Producers Lil’ John, Riot and Conductor and MC Kalaf form the core of Lisbon’s Buraka Som Sistema, but the hand of Diplo is also unmistakable on Black Diamond, their debut album.
Their Angola-originated breakbeat sound of kuduro provides the foundations of the sonic assault that follows but it is augmented by electronica, baile funk and an array of grime MCs from across the globe, all with something to say. Recorded in Angola, Portugal and London, the record plays like a DJ set, tracks merging from one to the other in an irresistable torrent of beats and sounds.
M.I.A.‘s Paper Planes was one of two tracks on her second album Kala co-written with �berproducer Diplo. It’s he who’s the mastermind behind this mesmerising fusion of electronica, African rhythms, Portuguese vocals and political conscience. It features M.I.A. too, on the compulsive blast of a track Sound Of Kuduro, and throughout the record there are parallels with Kala’s atmospherics, instrumentation and beats, and with its willingness to spotlight political issues.
Here the global diamond trade and Angola’s part in it, and more generally the sale of Africa’s natural resources, forms the backbone of greivance. As with the Leonardo DiCaprio film Blood Diamond, it spotlights a trade in which corruption is endemic and which serves largely to plunder the lands mined for their materials, giving little back to their peoples.
Sonically, elements of Black Diamond call to mind The Bug‘s Poison Dart sped up; other phrases recast late ’80s rave in a global underground mashup; the exact synth sound from M.I.A.’s Hussel (another Diplo collaboration) turns up on Tiroza and Kurum has a reminder of Klaxons‘s Atlantis To Interzone’s klaxon blast. It’s this marriage of the familiar and the new that makes the record such an accessible listen. The melange of Portuguese, English and other languages serves to add a global context to the music; anyone understanding all the words is surely in a minority.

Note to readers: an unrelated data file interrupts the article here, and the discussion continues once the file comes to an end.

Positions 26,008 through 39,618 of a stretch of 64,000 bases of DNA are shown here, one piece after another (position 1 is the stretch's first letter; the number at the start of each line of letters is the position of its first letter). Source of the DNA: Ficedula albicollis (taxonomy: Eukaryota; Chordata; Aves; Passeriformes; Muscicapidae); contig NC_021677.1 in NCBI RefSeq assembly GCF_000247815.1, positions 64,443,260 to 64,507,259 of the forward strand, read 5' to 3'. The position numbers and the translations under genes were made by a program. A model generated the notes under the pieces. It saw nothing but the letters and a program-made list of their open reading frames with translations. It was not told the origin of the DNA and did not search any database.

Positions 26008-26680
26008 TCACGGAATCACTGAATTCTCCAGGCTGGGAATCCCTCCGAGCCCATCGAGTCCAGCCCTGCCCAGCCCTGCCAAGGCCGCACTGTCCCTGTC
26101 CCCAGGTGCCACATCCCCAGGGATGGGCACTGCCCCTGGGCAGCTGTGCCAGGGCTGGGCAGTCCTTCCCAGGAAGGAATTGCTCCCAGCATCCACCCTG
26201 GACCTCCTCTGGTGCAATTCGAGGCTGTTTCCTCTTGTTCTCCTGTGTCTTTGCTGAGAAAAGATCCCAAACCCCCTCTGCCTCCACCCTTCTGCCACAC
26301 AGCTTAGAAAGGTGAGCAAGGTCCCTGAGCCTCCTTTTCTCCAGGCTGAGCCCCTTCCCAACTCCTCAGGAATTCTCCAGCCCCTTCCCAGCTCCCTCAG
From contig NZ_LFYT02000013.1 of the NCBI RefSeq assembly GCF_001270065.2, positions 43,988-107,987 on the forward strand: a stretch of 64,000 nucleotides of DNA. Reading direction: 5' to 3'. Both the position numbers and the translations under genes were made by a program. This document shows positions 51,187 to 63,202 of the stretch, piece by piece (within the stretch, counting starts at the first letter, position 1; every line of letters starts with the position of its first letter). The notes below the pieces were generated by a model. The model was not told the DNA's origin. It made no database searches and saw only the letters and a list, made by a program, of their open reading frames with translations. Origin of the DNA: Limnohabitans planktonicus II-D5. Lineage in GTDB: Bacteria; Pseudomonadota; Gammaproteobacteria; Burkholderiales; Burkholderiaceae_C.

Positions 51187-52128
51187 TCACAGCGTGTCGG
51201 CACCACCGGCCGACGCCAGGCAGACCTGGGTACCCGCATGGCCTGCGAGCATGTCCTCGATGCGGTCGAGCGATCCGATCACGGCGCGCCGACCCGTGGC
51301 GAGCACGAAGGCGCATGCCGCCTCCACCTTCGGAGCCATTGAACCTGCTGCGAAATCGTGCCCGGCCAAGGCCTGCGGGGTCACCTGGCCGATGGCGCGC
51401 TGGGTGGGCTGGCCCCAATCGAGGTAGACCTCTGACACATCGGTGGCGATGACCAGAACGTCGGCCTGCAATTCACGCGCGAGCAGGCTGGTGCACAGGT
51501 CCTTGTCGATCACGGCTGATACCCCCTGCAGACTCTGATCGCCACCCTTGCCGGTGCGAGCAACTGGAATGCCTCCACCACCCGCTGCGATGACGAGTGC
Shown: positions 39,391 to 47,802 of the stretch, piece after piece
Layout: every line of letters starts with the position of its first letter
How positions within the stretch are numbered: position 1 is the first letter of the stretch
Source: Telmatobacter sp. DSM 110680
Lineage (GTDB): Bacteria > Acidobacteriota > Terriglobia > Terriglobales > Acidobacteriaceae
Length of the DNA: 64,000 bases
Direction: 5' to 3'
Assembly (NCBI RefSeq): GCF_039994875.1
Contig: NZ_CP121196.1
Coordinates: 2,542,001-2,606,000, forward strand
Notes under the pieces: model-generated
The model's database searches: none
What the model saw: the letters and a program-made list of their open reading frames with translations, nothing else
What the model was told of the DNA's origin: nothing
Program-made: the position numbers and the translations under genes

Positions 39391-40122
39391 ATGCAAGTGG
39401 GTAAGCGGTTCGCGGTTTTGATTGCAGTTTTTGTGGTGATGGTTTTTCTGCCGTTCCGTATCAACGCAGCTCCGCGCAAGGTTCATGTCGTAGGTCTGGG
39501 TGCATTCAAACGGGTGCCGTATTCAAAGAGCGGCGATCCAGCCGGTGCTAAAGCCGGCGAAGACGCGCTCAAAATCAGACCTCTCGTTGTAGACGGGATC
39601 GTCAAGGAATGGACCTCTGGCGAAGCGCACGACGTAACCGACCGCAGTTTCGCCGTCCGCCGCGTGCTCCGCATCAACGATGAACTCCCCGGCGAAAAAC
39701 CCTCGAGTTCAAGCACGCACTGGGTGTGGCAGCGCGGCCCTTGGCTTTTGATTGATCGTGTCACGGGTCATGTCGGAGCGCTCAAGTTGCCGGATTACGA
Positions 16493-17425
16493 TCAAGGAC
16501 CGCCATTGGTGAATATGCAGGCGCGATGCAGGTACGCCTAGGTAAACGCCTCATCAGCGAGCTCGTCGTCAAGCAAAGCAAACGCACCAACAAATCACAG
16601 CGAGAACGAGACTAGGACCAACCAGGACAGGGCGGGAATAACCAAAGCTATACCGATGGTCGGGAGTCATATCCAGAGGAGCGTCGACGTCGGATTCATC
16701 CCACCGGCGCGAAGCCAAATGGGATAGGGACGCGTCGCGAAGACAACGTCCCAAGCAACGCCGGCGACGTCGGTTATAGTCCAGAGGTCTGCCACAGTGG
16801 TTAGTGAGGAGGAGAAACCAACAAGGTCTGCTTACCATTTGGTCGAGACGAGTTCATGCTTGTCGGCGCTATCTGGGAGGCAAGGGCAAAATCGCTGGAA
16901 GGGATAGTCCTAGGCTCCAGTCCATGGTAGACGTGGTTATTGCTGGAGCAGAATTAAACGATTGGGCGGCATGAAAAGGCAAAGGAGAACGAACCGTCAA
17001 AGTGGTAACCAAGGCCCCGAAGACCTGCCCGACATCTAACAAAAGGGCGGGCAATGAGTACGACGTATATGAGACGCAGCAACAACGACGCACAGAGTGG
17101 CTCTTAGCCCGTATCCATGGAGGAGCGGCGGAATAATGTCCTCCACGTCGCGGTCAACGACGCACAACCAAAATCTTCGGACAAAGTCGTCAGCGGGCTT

But, as the releasing label suggests, Black Diamond is a thing first and foremost of the dance floor. As such it requires speakers to be turned up till the walls are shaking. Listen to it through headphones on a Monday morning and the pulverising rhythms will only urge you to find a club with a hefty speaker system, such as Fabric’s own. This is not music for a pub’s jukebox.
The second half of the record finds space between the bass for General’s acoustic guitar sample loop and low-frequency synth, lending its opening moments an air of calm amongst the pulsating, thundering bass-driven rhythms. Yet it too morphs into an electro monster that’s impossible not to dance to.
Despite its wider political scope, Black Diamond then is a record of club cuts, a catalogue of the global language of dance as it is now, a cross-cultural exchange of rhythms, views and sounds. In that context it sounds like the most modern party night yet dreamt up.